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Genes May Make 'Placebo Effect' Stronger for Some, Study Says
But more questions than answers exist at this point
By Randy Dotinga
MONDAY, April 13, 2015 (HealthDay News) -- A new report suggests that the strength of your "placebo effect" may depend on your particular DNA.
In clinical trials of new drugs, people who receive a fake treatment, or placebo, often feel relief from medical conditions and pain. A better understanding of this phenomenon -- called the placebo effect -- could improve medical research and health care, the authors of the new paper said.
"Placebo responses are emerging as a legitimate series of biological reactions," according to background notes in the study.
"Genetics is involved," said report lead author Kathryn Hall, a research fellow in integrative medicine at Beth Israel Deaconess Medical Center and Harvard Medical School in Boston.
"We need to decipher the genetic signatures that make some people more or less likely to have a beneficial response," said Hall.
Also, "we need a discussion in the medical and patient community on how such genetic information should be used," she added.
For this report, published online April 13 in Trends in Molecular Medicine, Hall's team reviewed what's known about placebo responsiveness and what pitfalls might arise as research continues.
Already, Hall said, "we are finding that if presented in a positive context, patients benefit from placebo treatment even when they know it's a placebo."
And even when given a real drug, it seems to matter whether people know they're taking it. Research has suggested that morphine has a more powerful effect in people who see it administered, Hall said.
Scientists believe the placebo effect involves the release of dopamine, a brain chemical that's most connected to pleasure but also how you move, said Dr. Alberto Espay, director of the Gardner Center for Parkinson's Disease and Movement Disorders at the University of Cincinnati.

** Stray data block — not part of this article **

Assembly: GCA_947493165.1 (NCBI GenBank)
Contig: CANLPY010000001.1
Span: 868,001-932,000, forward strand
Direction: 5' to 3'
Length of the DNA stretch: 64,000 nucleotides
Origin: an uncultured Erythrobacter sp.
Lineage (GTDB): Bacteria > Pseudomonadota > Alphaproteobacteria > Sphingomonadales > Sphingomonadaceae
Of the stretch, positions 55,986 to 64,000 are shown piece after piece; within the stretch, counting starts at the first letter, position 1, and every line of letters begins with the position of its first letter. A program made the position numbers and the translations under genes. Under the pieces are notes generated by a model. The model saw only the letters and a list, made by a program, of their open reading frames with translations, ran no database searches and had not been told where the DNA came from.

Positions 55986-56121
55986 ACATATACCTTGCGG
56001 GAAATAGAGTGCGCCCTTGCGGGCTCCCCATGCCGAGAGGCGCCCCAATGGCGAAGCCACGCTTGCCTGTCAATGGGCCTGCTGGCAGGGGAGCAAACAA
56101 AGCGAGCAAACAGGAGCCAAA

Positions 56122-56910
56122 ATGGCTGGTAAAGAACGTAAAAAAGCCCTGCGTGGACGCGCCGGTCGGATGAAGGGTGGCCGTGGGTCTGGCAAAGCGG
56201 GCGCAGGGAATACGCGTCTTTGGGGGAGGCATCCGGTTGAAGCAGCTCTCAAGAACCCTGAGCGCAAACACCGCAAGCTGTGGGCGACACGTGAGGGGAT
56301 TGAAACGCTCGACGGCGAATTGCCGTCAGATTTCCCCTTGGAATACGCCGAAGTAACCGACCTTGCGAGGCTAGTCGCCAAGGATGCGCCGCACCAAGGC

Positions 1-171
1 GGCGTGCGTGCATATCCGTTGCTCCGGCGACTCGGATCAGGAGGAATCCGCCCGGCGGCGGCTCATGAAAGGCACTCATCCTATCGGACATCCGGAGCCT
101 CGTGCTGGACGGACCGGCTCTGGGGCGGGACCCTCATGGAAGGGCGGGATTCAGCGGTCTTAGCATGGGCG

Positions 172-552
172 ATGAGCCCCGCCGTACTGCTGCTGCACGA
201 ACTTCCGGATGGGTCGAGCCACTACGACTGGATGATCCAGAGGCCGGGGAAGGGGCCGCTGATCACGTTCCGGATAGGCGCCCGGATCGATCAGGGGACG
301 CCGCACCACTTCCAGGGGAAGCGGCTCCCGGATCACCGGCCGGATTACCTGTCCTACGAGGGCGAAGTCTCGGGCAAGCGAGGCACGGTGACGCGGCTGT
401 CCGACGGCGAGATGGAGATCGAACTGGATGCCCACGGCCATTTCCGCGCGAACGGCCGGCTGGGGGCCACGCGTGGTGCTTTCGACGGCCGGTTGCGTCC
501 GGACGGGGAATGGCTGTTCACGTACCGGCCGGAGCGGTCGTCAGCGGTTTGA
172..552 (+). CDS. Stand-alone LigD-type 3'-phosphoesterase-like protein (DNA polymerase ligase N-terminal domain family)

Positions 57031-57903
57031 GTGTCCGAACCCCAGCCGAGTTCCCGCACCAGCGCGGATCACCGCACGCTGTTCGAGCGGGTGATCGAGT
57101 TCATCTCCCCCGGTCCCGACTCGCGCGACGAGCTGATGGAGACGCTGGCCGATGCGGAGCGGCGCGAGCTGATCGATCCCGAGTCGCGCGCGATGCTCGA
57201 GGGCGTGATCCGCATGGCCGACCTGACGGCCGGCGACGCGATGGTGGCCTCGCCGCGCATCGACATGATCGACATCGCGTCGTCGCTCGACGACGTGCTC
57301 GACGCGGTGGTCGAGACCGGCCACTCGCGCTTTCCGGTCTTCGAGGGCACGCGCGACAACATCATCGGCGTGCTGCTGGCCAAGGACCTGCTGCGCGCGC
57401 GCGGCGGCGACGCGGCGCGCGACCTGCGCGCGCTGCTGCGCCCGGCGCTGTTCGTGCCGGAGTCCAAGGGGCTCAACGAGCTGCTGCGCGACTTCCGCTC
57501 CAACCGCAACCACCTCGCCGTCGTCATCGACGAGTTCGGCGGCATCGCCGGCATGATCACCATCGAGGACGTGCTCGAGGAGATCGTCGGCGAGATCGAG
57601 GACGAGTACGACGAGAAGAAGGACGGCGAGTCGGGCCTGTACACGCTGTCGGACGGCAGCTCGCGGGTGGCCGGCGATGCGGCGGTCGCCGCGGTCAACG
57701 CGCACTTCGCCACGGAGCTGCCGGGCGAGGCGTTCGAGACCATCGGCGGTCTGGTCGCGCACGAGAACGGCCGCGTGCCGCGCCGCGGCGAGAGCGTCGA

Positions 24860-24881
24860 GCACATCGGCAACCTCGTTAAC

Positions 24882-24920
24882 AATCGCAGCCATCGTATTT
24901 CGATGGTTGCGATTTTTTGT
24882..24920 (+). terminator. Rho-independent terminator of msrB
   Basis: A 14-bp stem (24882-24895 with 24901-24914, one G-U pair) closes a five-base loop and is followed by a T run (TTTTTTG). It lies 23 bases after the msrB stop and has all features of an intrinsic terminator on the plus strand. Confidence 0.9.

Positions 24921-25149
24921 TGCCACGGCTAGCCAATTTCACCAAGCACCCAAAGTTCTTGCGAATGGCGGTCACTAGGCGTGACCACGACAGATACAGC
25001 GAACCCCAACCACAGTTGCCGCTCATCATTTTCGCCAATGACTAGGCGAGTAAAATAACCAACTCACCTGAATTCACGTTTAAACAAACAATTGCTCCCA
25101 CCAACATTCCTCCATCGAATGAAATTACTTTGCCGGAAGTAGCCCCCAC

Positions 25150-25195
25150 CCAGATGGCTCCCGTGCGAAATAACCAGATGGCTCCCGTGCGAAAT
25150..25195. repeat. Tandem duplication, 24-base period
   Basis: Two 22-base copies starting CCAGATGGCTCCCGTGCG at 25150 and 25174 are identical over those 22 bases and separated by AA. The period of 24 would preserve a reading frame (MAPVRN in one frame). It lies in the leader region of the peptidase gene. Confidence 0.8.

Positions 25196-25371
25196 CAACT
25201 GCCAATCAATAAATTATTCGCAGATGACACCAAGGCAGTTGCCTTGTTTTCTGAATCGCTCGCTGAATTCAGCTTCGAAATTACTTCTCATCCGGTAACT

The key appears to be the genes that carry the blueprint for dopamine and other chemical pathways in the brain, Hall said. These pathways affect how your mind deals with sensations and symptoms.
"We are learning that the natural variation in the genes ... can confer varying levels of placebo response," she said.
As research on the "placebome" -- genomic effects on placebo response -- advances, many questions will arise, some of them practical, some ethical, the report indicates.
Should patients undergo genetic screens for placebo responsiveness? And how should the results be handled? Should these patients be barred from clinical trials?
There are other questions as well, said Hall: "Is a doctor allowed to lower or increase dosages of pharmaceuticals based on genetic profiles? How should randomized, controlled trials be designed if this information were available?"
Medical studies that involve placebos may need rethinking. These studies typically assume that a drug works if it's more effective than, say, a sugar pill. But Hall said it's possible that "genetic variation modifies the response to placebo and, in some cases the response to drug." This may lead researchers to overestimate or underestimate how well a drug works.
Some wonder if clinical trials should include a no-treatment arm in addition to the treatment and placebo ("control") arms?
"As we strive to develop precision medicine, we can't neglect the importance of the variability of placebo responses in people," Hall said.
Espay, who noted that the new report is useful, said he looks forward to more research that examines how placebos may boost the power of actual medication.
Instead of one or the other -- placebo or real drug -- "how about placebo buttressing the effect of the drug?" he asked.
"Patients could get the additive effects of stronger placebo and the intended pharmacological action of a given therapy," he suggested.
For more on the placebo effect, see the American Cancer Society.
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